Why Sebi's consent mechanism needs an overhaul

Sebi’s widely written regulations and non-uniformity in settlement have created uncertainty
Audit firm Price Waterhouse recently moved a consent plea with the Securities and Exchange Board of India (Sebi) to settle an eight-year old investigation relating to the Satyam Computer Services fraud. Earlier, the National Stock Exchange was in talks with Sebi to settle the co-location matter through a consent mechanism. These high-profile cases have once again put a spotlight on the consent route, which helps alleged wrongdoers settle pending matters with Sebi without accepting or denying guilt by undergoing a penal action.

Introduced in 2007, the consent mechanism initially gained popularity among stock market participants, as it helped save time and expenses of a legal proceeding. However, legal experts say there is scope for improvement in the framework. Also, data provided by Sebi show, due to lack of clarity, not many cases have been settled through this mechanism in recent years. 

Earlier, there were doubts over its legal sanction because it was implemented through a mere circular. On several occasions the consent circular was challenged in court on the ground that it lacked legislative backing. First through an ordinance and later by enacting a regulation, the Settlement of Administrative and Civil Proceedings, 2014, the consent mechanism’s legal standing has been fortified. 

During 2016-17, Sebi had received 171 applications and settled 103 applications by passing orders in the consent and compounding category. The total settlement amount for these cases was a paltry Rs 13 crore. In 2015-16, 177 consent applications were received by Sebi. This was a far cry from the 600-odd applications processed in the first three years after the mechanism was introduced.

Experts say the modified settlement rules have place many restrictions on offences that qualify for consent settlement, which could be deterring applications. Offences that are serious in nature or that have market-wide impact or cause substantial losses to investors or affect the rights of investors in securities, especially retail investors and small shareholders, are kept out of its purview. 

This is leading to ambiguity. Also, there is lack of clarity in computing the penalty, say experts. “Sebi’s widely written regulations and non-uniformity in settlement have created uncertainty. The formulae for computing the settlement amount are also questionable,” says Sumit Agrawal, founder, Suvan Law Advisors and author of a book on the Sebi Act.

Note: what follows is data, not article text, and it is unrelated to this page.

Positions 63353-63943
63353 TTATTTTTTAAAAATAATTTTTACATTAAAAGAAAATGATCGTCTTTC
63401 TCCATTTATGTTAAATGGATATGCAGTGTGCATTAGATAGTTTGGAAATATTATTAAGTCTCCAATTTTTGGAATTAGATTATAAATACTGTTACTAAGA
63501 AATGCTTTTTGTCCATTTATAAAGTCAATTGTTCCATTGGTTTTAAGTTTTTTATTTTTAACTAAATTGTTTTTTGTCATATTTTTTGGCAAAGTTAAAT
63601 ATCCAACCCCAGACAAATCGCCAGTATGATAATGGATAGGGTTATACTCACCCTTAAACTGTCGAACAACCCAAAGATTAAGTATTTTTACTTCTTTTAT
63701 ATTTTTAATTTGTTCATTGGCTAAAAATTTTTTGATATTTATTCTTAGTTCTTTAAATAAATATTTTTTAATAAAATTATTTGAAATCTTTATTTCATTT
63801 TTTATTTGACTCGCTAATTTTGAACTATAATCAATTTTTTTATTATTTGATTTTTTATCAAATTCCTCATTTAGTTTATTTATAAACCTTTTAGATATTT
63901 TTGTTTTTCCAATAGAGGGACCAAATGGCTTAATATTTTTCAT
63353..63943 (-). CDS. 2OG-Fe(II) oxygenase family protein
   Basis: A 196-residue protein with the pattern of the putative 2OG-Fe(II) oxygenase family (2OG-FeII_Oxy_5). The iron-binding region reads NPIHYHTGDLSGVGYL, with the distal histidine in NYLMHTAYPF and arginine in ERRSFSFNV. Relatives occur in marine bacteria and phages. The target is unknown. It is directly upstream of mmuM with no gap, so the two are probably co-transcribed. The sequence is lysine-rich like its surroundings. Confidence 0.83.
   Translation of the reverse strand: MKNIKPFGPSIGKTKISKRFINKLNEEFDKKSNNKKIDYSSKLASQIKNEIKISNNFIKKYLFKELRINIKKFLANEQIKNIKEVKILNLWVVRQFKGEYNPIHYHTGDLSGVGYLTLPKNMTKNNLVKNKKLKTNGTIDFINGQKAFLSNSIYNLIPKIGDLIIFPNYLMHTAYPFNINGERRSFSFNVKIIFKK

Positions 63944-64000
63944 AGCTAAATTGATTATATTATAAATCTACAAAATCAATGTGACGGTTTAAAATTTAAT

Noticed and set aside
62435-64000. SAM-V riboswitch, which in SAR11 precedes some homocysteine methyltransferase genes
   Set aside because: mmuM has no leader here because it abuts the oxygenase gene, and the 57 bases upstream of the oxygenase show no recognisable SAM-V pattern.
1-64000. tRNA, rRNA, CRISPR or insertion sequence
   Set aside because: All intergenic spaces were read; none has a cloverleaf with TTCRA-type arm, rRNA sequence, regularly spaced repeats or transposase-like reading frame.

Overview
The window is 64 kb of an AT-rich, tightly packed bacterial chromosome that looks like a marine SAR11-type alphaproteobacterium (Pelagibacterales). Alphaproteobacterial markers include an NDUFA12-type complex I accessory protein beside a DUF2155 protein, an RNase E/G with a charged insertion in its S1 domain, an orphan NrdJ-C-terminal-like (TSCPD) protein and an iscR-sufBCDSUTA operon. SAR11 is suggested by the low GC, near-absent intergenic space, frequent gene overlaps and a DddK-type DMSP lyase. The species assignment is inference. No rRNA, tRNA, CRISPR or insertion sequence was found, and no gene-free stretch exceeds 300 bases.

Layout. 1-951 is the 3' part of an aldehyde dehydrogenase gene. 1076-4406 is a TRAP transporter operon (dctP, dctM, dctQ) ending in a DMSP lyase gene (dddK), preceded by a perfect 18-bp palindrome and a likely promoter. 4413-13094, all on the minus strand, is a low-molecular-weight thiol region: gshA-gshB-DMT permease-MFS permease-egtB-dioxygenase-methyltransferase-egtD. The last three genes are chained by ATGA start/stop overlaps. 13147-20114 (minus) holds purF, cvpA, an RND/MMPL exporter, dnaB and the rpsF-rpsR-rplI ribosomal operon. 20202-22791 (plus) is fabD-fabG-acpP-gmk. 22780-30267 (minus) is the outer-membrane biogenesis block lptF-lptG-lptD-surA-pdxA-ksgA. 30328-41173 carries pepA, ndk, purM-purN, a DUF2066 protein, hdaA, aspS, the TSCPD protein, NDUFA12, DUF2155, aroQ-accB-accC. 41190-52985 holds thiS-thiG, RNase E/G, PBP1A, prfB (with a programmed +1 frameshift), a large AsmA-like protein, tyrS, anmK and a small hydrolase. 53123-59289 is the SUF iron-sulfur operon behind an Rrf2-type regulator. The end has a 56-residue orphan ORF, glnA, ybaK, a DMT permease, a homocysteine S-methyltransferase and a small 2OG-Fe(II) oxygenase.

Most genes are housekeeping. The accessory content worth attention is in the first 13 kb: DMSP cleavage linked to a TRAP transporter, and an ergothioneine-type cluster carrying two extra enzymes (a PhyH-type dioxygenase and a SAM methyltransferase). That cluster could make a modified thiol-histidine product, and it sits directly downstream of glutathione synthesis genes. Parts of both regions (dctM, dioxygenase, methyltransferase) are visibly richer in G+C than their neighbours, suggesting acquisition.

Illustration: Ajay Mohanty
Outgoing Sebi whole-time member S Raman recently told Business Standard that the scope of the consent mechanism could be increased.  “It is wrong to exclude many infractions from the consent mechanism. We are actually diluting the system by filing so many inefficient cases. Instead, hefty penalty should be a sufficient punishment,” says Raman.

Experts say there needs to be a clear demarcation on what is to be kept out of consent settlement to deter serious offences. They point out that in 2012 the market regulator moved to make only more objective violations capable of being settled through the consent scheme. “The key would be to see how the penalties can be levied and how Sebi deals with more subjective violations,” says Simone Reis, head, PE and M&A practice, Nishith Desai Associates. An easy settlement process may incentivise non-compliance with the laws, she adds.

Reis is of the view that the terms of the settlement in cases of more serious securities law violations should be stricter and the penalty higher.

The smooth functioning of the consent route is also critical for Sebi, which is overburdened with pending litigation. Despite all efforts, litigation remains a challenge for the market regulator; during 2016-17, 376 cases were filed across various judicial forums. As on March 31, 2017, 1,311 cases were pending before various judicial forums. Besides, 470 appeals were filed in the Securities Appellate Tribunal (SAT). Further, 185 appeals were dismissed (ruled in favour of Sebi) while seven were allowed (ruled against Sebi).  About 411 appeals were pending with the SAT as on March 31.

Experts suggest several alternatives to Sebi for reducing the number of pending cases. Increasing the number of adjudicating officers, new benches and members in the SAT (as proposed by Finance Minister Arun Jaitley in the 2015-16 Budget) and the opening of new benches will be helpful, says Reis.

There is always the possibility of competitors challenging settlement mechanism agreements as market impact and profits made are open to interpretation. Exploitation of this relaxation is another factor that Sebi needs to guard against. As a way out, some experts are in favour of graded penalties, which can be low for the first or second offence, but high for repeat offenders.

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